Long-time wrestling fans will be familiar with this type of release. It’s basically a bunch of matches featuring superstars from the World Wrestling Federation or World Championship Wrestling before they made it to prime-time that seem to be thrown together by someone trying to make a quick buck. If you’re a fair-weather fan or someone who is accustomed to the glitz and glamour of Monday Night Raw, these matches might be a bit of a shock to your system. They appear to be filmed in a bingo hall with very small, very rural-looking crowds in attendance. There’s no pyro, no fireworks and no fancy camera angles. It’s wrestling the way it used to be, perhaps the way it was meant to be: Two men lacing boots and going toe-to-toe in the squared circle with a giant banner advertising Renegade Tobacco behind them. The human game of chess played out with a distinctive southern style. Or, if you prefer to look at it another way, its two guys in tights doing gymnastics. But at any rate, it ain’t fancy and it ain’t pretty.

As a dedicated fan of the sport of kings, I found Ultimate Classic Wrestling Presents… to be a worthwhile venture, as long as you know what you’re in for. The two-disc set boasts many superstars such as Steve Austin, Cactus Jack, Jerry Lawler, Jeff Jarrett, Dustin Rhodes and Mark Callous, aka The Undertaker. In addition to these six superstars, there are over twenty other wrestlers who are featured in matches or at the very least make brief appearances, most of whom fall under the designation of either “has-been” or “never-was”. But don’t take that to mean there isn’t a lot of talent on these two DVDs; there’s plenty of great entertainment for a reasonably low price. No one is mistaking any of these bouts as a match of the decade or even match of the year, but if you like wrestling, you oughtta like these discs.

If nothing else on Ultimate Classic Wrestling Presents… floats your boat, it is worth viewing for a rare look at The Undertaker before he entered the World Wrestling Federation. He is featured in several matches under the names “The Punisher” and “Mean” Mark Callous. I’ve been a fan of the ‘Taker for a long time now, and I’ve never seen any of this early footage. It was pretty exciting to see this legendary grappler as a young man, learning the ropes and perfecting his style. The same can be said for stars such as Steve Austin and Cactus Jack, though footage of the early days of their careers is much more readily available, and a lot of the footage offered here isn’t quite from the earliest stages of their careers, but somewhere in the middle.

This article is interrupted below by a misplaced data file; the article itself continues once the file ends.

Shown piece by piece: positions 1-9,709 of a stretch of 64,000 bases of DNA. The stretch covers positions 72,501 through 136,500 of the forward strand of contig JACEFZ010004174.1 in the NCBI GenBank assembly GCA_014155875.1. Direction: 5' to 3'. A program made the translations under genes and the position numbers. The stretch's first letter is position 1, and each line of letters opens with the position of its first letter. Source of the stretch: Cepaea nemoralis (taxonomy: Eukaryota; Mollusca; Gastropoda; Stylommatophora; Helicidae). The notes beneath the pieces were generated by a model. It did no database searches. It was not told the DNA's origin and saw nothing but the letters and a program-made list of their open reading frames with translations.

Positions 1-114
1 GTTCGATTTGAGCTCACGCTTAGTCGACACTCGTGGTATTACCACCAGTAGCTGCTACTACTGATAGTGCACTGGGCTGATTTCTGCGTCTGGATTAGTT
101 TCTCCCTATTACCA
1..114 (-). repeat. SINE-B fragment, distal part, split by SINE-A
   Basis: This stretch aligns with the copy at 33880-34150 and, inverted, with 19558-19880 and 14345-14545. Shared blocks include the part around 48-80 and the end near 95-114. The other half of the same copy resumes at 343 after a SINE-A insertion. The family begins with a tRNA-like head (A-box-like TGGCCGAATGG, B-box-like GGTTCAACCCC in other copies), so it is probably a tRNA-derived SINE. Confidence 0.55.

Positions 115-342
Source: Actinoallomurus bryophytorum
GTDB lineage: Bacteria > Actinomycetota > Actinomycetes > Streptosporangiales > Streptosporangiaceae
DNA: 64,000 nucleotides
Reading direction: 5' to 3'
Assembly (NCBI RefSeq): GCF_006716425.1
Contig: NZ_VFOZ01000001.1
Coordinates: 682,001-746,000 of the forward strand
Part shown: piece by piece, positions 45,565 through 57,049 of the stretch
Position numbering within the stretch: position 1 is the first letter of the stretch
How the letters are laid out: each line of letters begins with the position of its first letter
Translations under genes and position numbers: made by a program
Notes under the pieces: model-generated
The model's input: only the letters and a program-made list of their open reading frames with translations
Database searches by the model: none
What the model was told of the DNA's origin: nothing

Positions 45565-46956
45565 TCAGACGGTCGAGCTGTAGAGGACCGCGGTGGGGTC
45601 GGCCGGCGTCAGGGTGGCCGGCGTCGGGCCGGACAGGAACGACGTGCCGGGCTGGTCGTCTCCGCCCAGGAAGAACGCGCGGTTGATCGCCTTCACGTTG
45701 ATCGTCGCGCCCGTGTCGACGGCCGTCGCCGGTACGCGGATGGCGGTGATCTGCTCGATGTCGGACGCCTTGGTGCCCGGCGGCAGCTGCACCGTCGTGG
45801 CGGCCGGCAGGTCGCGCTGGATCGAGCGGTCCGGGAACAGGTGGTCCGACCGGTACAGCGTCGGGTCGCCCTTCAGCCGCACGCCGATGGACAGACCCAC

If you’re a newcomer to the world of professional wrestling and you like the cartoonish style of the WWE, I probably wouldn’t recommend purchasing these DVDs. While there’s a lot of great talent featured, most new fans are looking for a slicker product more in line with what they see on Monday Night Raw. However, if you want to see real wrestling; or perhaps I should say rasslin’, with all the glitz and glamour stripped away, look no further. These guys aren’t falling back on expensive props or fireworks to tell their story, they are doing it through talent, athletic ability and ring psychology. It harkens back to an earlier time in the history of the sport and while it’s certainly not for everyone, dedicated fans of wrestling will probably enjoy it quite a bit.

Monday, November 3, 2008

Wu: The Story of the Wu-Tang Clan - DVD Review

Wu: The Story of the Wu-Tang Clan tells the story of the rise, fall and eventual rebirth of the Wu-Tang Clan, one of the most successful hip-hop groups in history. It follows them from their humble beginnings as kids in Staten Island watching kung-fu movies to the height of fame and power as rappers, record producers, actors and major motion picture composers.